The best way to try any ‘new’ food, is to sample the cooking of someone who is familiar with, and used to cooking with wild plants.
I’ve seen it probably a hundred times. Folks start trying to cook with wild plants thinking they can just throw it in a pot and cook it like a cabbage that they bought at the supermarket. Most of the time, that simply isn’t so.
I’ve seen countless people try to eat dandelions in the late summer or early fall, when they are at the ‘peak’ of their bitterness, and the faces they make is just priceless.
Some things are very forgiving, like wild garlic. That can just be used as is with zero pre-preparation.
But most of the people in the Western world are not used to eating what is termed ‘good bitters’. We’ve not been raised on real wild foods. We’ve been raised on cultivated miscellany.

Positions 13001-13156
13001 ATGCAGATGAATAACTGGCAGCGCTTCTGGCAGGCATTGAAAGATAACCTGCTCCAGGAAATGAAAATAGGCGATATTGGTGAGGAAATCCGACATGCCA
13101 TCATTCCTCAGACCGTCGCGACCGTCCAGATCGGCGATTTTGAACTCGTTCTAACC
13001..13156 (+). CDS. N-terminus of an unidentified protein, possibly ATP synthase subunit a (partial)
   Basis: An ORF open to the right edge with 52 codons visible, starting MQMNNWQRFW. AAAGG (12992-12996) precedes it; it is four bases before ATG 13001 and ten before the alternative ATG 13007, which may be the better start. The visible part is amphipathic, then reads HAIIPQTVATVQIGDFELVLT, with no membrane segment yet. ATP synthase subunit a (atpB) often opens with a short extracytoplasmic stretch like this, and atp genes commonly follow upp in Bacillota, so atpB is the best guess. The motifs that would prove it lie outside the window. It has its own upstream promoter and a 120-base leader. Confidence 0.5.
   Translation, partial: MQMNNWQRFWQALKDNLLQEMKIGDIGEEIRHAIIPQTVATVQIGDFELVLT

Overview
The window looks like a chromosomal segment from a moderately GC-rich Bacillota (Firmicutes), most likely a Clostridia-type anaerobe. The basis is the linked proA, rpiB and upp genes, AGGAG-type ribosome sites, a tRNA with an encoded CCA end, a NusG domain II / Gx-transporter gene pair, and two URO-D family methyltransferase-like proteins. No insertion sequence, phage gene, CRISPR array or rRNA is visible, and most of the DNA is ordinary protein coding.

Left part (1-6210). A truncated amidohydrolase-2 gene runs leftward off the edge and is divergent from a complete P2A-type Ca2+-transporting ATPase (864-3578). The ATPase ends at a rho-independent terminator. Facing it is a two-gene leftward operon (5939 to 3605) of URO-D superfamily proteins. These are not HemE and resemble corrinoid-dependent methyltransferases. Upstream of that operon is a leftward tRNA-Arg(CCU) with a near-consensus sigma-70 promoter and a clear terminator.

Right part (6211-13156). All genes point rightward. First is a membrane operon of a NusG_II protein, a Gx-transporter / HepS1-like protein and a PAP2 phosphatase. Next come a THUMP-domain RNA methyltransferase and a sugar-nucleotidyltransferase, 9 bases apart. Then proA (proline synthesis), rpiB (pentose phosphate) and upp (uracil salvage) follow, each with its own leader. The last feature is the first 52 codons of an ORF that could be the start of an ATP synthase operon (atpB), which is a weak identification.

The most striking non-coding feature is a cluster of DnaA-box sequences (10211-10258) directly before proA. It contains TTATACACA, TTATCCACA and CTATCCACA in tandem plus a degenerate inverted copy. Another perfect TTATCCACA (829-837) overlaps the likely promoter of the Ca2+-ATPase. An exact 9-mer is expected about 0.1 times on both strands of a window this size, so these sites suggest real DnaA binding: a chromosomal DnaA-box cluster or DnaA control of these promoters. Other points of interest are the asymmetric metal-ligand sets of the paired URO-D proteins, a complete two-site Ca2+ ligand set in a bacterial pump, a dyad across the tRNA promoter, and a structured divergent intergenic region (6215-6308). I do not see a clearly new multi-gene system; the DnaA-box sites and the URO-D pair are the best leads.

Most folks only know, sweet, sour, spicy, and maybe a few other ‘tastes’. When the real ‘basic’ tastes of normal real food are actually more like 30 or so!
They don’t know the difference between good ‘bitter’ and the ‘it will kill you if you keep eating this’ kind of bitter.
Dandelions are mildly bitter if picked fresh and new in the spring. This is, in my not so humble opinion, the best time to pick and get used to eating them.
They get exponentially more bitter in the summer and fall, as they age. They are best before the blossoms open, in regards to being less bitter.
OR… you could boil them for 5 to 10 minutes, and THEN cook with them. This removes probably 90%+ of the ‘bitter’.
My family doesn’t mind the ‘bitter’, and in fact, we find it quite tasty. So we don’t often pre-boil the greens. Only in the late summer and fall when they become much more bitter than they are now, do we even bother.
The best advice I can give, is find someone who cooks wild foods locally, and become friends with them. They can introduce you into a whole new world of real taste.